Sherrod Brown: Trust Me, Bain Capital Attacks Work In Ohio

Sen. Sherrod Brown Ohio
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President Obama’s opening shots at Bain Capital prompted epic hand-wringing from Democratic supporters, who worried highlighting layoffs at companies bought by Mitt Romney’s firm could come across as too militantly anti-Wall Street. Sen. Sherrod Brown (D-OH) says Obama supporters who think the issue is a loser need to stop by the Rust Belt.

“It’s a loss in the Upper East Side of Manhattan,” Brown joked in a wide-ranging interview with TPM Tuesday.

But in Ohio, where workers are enjoying a recent bump in manufacturing after decades of decline, Brown says the message has an impact with voters, who are as upset with big finance and companies that outsource as they are at government. Obama, whose campaign has insisted that Romney’s business record will resonate with blue-collar workers, has a real opening to win them over, Brown said.

“People understand that this government and many of our major corporate leaders have had a bias toward financial services at the expense of manufacturing and that’s cost lots of people a chance to be in the middle class,” Brown said. “I think Bain Capital sort of sits at the pinnacle of that.”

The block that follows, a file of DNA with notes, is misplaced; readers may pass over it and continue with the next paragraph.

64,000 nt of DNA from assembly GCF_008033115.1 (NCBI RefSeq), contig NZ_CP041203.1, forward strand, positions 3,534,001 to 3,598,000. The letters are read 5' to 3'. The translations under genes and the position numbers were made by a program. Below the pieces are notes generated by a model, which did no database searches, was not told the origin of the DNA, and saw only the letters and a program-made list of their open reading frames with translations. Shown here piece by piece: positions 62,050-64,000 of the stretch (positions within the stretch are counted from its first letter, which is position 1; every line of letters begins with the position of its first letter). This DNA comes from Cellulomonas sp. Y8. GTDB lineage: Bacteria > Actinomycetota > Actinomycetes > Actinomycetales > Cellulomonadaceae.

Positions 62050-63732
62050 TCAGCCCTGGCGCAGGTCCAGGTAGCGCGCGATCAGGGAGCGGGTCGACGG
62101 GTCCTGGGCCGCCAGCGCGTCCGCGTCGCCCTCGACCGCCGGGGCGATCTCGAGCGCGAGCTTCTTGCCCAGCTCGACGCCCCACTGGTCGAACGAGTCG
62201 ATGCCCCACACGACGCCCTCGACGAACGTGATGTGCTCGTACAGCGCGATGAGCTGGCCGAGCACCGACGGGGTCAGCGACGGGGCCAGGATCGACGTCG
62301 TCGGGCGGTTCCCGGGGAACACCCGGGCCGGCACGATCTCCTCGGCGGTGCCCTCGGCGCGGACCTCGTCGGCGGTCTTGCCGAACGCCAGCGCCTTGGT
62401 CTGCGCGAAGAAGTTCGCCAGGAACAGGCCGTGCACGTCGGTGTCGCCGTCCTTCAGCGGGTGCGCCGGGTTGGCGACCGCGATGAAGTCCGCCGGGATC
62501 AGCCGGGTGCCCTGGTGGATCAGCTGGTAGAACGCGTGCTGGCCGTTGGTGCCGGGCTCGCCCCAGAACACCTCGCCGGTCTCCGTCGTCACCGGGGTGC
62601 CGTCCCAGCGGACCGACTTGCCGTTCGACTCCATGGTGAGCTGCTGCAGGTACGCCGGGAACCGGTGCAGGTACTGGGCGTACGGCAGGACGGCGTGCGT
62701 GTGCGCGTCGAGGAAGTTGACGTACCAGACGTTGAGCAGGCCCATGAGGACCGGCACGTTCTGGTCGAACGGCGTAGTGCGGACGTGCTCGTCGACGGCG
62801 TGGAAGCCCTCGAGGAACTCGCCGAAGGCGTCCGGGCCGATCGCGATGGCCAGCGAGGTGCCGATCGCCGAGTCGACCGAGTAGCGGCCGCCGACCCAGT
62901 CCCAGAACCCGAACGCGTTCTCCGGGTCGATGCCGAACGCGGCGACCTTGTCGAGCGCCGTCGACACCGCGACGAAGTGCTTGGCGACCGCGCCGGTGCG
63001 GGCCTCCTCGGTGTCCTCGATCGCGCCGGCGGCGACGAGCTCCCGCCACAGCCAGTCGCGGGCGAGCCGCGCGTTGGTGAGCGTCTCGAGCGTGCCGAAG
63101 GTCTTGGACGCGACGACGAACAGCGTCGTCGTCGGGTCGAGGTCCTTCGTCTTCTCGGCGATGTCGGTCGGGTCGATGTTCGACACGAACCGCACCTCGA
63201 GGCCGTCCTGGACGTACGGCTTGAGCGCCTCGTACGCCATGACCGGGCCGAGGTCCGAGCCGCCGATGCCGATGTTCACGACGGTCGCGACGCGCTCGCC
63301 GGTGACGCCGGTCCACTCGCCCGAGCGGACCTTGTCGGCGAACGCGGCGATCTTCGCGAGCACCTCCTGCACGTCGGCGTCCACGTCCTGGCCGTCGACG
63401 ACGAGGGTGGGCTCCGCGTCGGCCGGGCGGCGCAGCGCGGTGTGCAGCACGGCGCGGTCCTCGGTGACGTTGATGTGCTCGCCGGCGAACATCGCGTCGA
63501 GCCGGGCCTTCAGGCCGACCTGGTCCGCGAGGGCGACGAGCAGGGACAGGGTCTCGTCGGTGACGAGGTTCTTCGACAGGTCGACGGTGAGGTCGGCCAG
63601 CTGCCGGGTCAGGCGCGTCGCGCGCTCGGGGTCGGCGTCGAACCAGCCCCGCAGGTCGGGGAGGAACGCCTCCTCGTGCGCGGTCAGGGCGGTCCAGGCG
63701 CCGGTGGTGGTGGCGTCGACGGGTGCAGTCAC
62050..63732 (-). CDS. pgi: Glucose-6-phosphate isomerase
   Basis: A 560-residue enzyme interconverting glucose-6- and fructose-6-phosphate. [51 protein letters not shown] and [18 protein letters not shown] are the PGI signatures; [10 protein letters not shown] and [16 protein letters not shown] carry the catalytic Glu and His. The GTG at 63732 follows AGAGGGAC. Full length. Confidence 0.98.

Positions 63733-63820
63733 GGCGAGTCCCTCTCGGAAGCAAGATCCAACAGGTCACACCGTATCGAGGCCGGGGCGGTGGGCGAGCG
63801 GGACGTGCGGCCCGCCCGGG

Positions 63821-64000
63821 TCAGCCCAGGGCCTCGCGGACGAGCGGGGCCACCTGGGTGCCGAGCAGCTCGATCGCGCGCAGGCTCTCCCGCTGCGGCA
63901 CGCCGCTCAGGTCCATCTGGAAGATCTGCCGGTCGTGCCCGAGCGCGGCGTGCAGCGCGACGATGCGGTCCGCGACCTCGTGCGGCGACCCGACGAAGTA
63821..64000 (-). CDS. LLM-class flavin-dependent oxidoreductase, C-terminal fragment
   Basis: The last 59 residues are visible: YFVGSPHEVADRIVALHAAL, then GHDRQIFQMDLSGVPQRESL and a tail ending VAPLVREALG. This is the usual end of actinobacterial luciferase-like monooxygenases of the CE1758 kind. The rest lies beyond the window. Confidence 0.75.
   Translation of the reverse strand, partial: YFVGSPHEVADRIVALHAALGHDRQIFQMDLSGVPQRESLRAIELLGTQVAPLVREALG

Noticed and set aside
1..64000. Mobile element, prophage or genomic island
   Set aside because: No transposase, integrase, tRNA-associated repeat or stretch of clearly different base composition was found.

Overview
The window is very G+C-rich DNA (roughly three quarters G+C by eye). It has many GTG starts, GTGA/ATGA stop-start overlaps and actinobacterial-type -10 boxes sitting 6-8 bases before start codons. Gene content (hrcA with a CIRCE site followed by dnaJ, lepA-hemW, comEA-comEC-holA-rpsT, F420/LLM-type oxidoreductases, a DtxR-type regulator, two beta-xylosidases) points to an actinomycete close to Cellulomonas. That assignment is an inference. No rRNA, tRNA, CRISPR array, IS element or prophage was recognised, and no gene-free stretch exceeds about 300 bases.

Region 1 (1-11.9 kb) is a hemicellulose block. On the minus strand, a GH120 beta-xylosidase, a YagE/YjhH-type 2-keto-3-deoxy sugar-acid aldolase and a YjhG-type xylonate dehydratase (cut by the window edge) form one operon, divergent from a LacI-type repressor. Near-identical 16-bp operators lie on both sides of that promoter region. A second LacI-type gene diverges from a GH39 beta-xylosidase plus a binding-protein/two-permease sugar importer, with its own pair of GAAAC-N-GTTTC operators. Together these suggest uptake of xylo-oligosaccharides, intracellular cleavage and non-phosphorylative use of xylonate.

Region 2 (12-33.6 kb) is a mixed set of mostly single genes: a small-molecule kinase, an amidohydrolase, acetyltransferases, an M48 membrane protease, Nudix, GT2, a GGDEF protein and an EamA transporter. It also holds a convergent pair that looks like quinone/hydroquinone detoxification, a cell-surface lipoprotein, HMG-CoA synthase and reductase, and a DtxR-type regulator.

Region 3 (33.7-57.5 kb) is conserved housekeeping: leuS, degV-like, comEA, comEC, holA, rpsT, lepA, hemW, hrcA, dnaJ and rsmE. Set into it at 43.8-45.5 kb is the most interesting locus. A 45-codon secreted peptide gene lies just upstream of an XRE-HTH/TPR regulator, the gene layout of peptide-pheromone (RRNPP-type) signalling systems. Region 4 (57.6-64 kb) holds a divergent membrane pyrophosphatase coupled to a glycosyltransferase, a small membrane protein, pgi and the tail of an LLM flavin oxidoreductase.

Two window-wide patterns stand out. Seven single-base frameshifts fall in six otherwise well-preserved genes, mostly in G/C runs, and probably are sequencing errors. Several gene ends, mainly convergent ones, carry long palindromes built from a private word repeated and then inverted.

Obama is certainly moving in that direction. In the past, Bain’s layoffs often made for an awkward talking point as campaign officials insisted that they didn’t mean to disparage private-equity firms or even Bain’s current leadership (one top executive is a big Obama donor), and even prompted a backlash within the party.

But a recent Washington Post story on Bain’s investments in companies that were “pioneers” in outsourcing has given the president a much more comfortable line of attack. Obama seemed downright giddy in a speech in New Hampshire on Monday in which he mocked so-called “financial wizard” Romney for trying to make a careful distinction between “outsourcing” and “offshoring” at Bain. Vice President Joe Biden followed suit Tuesday in Iowa, calling Romney “a job creator in … Singapore, China, overseas.”

One area where Brown suggested Obama could gain the upper hand: tougher talk on China’s trade policies regarding manufacturing, an area where Romney has consciously tried to make gains throughout the campaign.

“It would help if [Obama] labeled China a currency manipulator, which apparently his advisers don’t want him to do,” Brown said.

Brown said, however, that he doesn’t believe a word of Romney’s own pledges to crack down on such trade practices if elected, calling his stance “raw politics.”

“That’s not who he is, it’s not what he is,” he said. “It’s not what his contributors want.”

Brown has plenty of interest in seeing Obama succeed this November. He’s up for re-election himself and is already a top target for conservative outside groups, which have spent over $8 million on attack ads against him.

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